" When multiple regressions are run on murder rates, not against death penalty status, but with regard to actual executions, the evidence is consistent with the notion that such punishments reduce these crimes. This is entirely compatible with the economic principle of downward sloping demand: the higher the price, the less people wish to access. This holds for all human endeavors: cars, pizza, and, yes, murder too." (1)
There are now 28 US studies finding for death penalty deterrence, since 1997. The studies finding for deterrence are considerably stronger than the criticisms of them. (9)
"Nor is it possible not to regard murder as a stiffer penalty than life in prison.Were this not so, we would scarcely find the denizens of death row trying desperately to stave off, or better yet overturn, their executions." (1)
"As for the costliness of executions, this is entirely a function of present judicial functioning, which can be changed with the stroke of a pen." (1)
Responsibly managed death penalty systems should be less expensive or no more than for life without parole, as detailed (10).
Virginia has executed 70% of her death row murderers since 1976, that being 111 murderers executed within 7 years of full appeals, with not even a hint of an innocent executed. Virginia's last execution took place on 10/1/2015, after 5 years of full appeals (10).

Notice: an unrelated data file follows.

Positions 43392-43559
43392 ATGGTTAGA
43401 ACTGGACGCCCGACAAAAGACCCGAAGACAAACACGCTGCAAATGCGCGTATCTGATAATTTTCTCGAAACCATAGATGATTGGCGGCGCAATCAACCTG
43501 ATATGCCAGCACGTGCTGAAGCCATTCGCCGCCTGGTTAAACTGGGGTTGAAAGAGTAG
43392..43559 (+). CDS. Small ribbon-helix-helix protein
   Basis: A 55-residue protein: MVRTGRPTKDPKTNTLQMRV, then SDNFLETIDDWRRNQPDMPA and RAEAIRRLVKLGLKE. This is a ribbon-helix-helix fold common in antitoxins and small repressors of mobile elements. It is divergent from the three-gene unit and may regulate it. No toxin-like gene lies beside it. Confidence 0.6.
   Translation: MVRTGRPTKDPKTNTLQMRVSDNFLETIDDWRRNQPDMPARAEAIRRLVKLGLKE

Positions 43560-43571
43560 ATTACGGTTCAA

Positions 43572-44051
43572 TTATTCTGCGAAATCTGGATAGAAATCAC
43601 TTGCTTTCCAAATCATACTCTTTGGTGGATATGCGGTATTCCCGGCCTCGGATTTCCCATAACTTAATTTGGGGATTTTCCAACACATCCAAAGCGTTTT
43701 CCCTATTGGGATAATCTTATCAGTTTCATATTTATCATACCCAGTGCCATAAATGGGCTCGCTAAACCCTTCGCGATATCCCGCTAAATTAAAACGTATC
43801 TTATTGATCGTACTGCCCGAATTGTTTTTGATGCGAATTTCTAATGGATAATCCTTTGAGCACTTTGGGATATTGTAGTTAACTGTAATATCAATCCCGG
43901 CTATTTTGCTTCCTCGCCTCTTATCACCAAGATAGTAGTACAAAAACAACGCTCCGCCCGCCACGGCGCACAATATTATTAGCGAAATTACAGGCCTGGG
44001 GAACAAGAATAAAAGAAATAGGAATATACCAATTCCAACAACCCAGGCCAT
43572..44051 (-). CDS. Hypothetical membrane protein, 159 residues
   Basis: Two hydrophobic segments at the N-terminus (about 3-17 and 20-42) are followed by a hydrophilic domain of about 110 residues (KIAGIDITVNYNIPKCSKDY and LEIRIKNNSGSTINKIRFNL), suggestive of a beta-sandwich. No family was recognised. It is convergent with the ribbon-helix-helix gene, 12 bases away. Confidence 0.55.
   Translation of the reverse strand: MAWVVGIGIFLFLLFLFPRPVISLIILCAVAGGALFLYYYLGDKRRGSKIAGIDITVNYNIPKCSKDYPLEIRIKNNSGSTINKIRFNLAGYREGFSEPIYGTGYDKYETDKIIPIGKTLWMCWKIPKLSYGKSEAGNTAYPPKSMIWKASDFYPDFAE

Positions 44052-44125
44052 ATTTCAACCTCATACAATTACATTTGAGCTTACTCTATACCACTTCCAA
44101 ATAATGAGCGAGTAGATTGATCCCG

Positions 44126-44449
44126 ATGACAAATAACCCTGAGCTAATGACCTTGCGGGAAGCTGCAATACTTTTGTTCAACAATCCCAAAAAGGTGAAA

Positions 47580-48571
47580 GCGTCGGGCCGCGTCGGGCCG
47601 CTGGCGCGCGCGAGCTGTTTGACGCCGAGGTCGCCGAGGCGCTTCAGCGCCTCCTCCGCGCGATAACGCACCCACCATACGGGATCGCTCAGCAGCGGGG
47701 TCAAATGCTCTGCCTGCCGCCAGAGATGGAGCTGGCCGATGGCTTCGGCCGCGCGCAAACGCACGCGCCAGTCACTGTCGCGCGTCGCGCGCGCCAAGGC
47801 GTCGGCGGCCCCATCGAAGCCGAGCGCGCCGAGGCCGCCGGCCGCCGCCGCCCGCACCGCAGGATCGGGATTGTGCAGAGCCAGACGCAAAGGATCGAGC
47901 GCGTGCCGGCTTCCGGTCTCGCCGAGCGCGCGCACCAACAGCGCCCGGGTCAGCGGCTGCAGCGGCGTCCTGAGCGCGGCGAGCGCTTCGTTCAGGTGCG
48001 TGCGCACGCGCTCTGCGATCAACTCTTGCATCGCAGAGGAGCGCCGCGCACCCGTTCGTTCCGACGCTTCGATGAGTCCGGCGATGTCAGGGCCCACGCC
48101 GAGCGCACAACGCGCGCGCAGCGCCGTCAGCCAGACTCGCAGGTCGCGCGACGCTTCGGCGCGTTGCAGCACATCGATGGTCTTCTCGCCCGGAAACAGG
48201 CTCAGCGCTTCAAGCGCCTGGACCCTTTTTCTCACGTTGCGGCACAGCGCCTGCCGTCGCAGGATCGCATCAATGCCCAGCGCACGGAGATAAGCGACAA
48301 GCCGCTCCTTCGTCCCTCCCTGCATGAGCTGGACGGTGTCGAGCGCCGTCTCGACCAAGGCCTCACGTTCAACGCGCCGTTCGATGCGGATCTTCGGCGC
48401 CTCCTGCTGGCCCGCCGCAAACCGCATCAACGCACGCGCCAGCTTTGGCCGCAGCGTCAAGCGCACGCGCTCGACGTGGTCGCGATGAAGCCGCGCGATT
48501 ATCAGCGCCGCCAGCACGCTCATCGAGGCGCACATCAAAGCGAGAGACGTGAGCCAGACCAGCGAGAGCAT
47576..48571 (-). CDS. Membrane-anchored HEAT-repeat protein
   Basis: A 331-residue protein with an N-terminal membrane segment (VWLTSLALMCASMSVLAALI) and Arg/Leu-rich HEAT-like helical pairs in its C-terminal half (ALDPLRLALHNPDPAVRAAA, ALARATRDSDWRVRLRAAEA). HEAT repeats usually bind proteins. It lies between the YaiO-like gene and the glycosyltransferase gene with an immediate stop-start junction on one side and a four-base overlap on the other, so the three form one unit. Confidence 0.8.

1) “Death Penalty Essential for Social Justice”, Block, Walter E., The Maroon, 10/10/03, Loyola University (New Orleans)
2) p, 245, Whitehead, Roy and Walter E. Block. 2003. “Taking the assets of the criminal to compensate victims of violence: a legal and philosophical approach,” Wayne State University Law School Journal of Law in Society Vol. 5, No. 1, Fall, 2003, pp.229-254; (death penalty justified) http://www.walterblock.com/wp-content/uploads/publications/block_taking-assets.pdf
3) The Libertarian Position on Capital Punishment, Murray N. Rothbard, Libertarian Review, June 1978
This article originally appeared as "The Plumb Line: The Capital Punishment Question" in the Libertarian Review, Vol. 7, No. 5 (June 1978), pp. 13–14.
4) p 243, ibid footnote 2
5) p 244, ibid, footnote 2
6) "Libertarianism vs Objectivism; A Response to Peter Schwartz", Walter Block, pg 41, 42, Reason Papers Vol. 26 39, Loyola University, New Orleans
7) p 248, ibid footnote 2
8) 86% Death Penalty Support: Highest Ever - April 2013
95% of Murder Victim's Family Members Support Death Penalty
9) The Death Penalty: Saving More Innocent Lives
10) See Virginia and Utah within
Saving Costs with The Death Penalty